Anxiety is one of the most common mental disorders people struggle with, but did you know that kids can struggle with anxiety too?
I was diagnosed with generalized anxiety disorder when I was 9 years old after struggling with it for most of my life. So I'm constantly watching for signs of it in my kids and teaching them ways to get through it. Even if they don't struggle with an anxiety disorder like I did, teaching them how to cope with anxiety and stress in general, is a helpful skill they'll use for the rest of their lives.
With the way things are right now in the world, there is more stress and anxiety than ever, especially for kids trying to learn from home and accept this whole new changed world around them. They need our help to cope because seeing the adults they trust and love panic will just make that uncertainty worse.
Today I'm going to talk about 3 of my favorite coping techniques I used for my anxiety as a child, still use today, and use with my kids. I've also included a free printable of each technique so you can print them off and use them whenever you need them!
1. Sensory Shock
I struggled the most with my anxiety at school. I struggle a lot with social anxiety and my senses would get overwhelmed very easily and I would get overwhelmed just trying to listen to my teacher and learn. I found myself crying alone in the bathroom a lot unable to cope, and one day my teacher came in because she realized what I was doing and wanted to help. She explained to me that sometimes when she's overwhelmed it helps to bring everything back to one sense. She ran cold water over my wrist and told me to leave it there "until my blood cooled down". This helps in two ways, the first being the sensory shock. Instead of feeling every sense I have being overwhelmed, my mind only focused on touch, and how cold the water was. Everything else was just erased from my mind. The second is just like she said, the cooling of your blood. When your angry, sad, or crying you get hot and your blood pumps faster. Cooling down your body slows your heartbeat and helps you calm yourself down.
2. Tummy balloons
My parents put me into multiple forms of counseling as soon as they realized I was struggling. I was almost immediately diagnosed with both depression and anxiety, and reluctant to medicate me for either thing my parents instead searched for every other way there was to help me cope. I started CBT therapy and one of the first coping techniques I learned was tummy balloons, something I still use myself to this day. It's a breathing exercise where you take a deep breath into your stomach. You imagine a balloon inside of you and fill it, then empty it over and over until you've deep breathed enough to be calm. This is a great one for kids too because it helps them to be able to visualize the balloon to slow their breathing down.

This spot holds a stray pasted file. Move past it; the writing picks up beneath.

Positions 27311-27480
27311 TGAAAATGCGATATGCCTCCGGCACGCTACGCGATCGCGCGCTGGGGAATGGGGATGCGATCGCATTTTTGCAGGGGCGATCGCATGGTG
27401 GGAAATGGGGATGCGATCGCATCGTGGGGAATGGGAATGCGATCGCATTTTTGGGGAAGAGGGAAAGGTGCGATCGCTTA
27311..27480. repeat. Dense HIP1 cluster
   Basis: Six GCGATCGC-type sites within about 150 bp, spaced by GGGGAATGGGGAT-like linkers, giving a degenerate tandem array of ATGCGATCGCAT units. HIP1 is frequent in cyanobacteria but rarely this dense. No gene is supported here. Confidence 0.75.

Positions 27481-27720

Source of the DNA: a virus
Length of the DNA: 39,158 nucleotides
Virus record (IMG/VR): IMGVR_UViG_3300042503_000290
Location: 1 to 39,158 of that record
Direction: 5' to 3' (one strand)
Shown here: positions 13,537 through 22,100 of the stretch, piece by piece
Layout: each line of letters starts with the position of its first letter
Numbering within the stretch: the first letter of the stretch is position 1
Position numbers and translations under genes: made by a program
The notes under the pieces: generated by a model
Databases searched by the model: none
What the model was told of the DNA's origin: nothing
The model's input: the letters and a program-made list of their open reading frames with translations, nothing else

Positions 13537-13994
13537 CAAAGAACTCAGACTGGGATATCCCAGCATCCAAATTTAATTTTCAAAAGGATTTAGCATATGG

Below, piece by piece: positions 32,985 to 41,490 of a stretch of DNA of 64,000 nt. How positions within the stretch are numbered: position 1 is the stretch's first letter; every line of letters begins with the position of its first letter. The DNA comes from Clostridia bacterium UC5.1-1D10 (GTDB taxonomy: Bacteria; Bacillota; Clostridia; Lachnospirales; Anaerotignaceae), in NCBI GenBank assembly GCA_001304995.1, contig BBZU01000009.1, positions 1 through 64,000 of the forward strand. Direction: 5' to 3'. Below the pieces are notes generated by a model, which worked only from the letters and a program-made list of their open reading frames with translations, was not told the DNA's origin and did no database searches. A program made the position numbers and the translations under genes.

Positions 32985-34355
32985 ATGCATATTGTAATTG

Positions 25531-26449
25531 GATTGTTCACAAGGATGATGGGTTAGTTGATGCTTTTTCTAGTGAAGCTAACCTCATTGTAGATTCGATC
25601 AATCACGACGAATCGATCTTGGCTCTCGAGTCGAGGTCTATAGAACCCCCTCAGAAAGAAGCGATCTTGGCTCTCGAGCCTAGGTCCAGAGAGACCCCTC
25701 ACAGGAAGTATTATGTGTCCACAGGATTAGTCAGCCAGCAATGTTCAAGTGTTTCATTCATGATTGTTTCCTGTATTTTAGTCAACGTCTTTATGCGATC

This is actually something I didn't know how to do myself until recently, but the CEA who helped me in school would do it for me often when my other skills weren't working to calm me down and I needed someone else to help. It's called EFT Tapping, or emotional freedom technique tapping, and it's a great skill to learn. The idea is that tapping different parts of the body relieves emotional and physical pain, and it worked very well for me and works for my kids now as well. You tap in a certain sequence that releases the negative energy your holding in your body that's feeding the anxiety, pain, or whatever you're trying to relieve. The tapping points, in sequence, are as follows:
top of the head (TOH) — directly in the center of the top of the head
beginning of the eyebrow (EB) — the beginning of the brow, just above and to the side of the nose
side of the eye (SE) — on the bone at the outside corner of the eye
under the eye (UE) — on the bone under the eye, approximately 1 inch (in) below the pupil
under the nose (UN) — the point between the nose and upper lip
chin point (CH) — halfway between the underside of the lower lip and the bottom of the chin
beginning of the collarbone (CB) — the point where the breastbone (sternum), collarbone, and first rib intersect
under the arm (UA) — at the side of the body, approximately 4 in below the armpit
When tapping, use two or more fingertips and repeat the tap approximately five times on each point.
While some points — for example, the EB, SE, and UE — have a “twin point” on the other side of the body, it is only necessary to tap on one side. However, individuals can tap these points on both sides if both of their hands are free.
There are so many amazing techniques to use to relieve anxiety, and when you try a few that have worked well for other people it's easier to find the best one that works for you. Then it's easier to teach to your kids and help them with their stress or anxiety as well.
I've included a printable of each technique that you can print off and use whenever you need them! Just subscribe down below and then you'll have access to the printables page and you'll be able to grab a pdf for each technique!
I hope this blog was helpful to you or for your kids! Don't forget to subscribe to see more! Can you see yourself using any of these? Leave a comment down below and let me know which technique was your favorite!